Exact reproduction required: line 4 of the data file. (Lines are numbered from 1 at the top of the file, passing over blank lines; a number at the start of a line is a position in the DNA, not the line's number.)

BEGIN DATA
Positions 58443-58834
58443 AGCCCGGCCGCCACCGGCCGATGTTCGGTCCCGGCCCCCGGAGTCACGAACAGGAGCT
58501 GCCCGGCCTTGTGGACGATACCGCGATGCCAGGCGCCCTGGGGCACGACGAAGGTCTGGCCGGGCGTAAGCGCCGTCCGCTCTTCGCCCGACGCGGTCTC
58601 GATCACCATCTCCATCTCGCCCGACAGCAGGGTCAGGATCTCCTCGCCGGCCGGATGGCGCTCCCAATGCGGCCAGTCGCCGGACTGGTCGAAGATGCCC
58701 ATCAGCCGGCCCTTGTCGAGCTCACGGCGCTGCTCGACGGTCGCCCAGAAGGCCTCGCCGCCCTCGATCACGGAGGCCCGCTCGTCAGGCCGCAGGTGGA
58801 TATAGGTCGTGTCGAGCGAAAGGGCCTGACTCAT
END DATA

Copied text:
58601 GATCACCATCTCCATCTCGCCCGACAGCAGGGTCAGGATCTCCTCGCCGGCCGGATGGCGCTCCCAATGCGGCCAGTCGCCGGACTGGTCGAAGATGCCC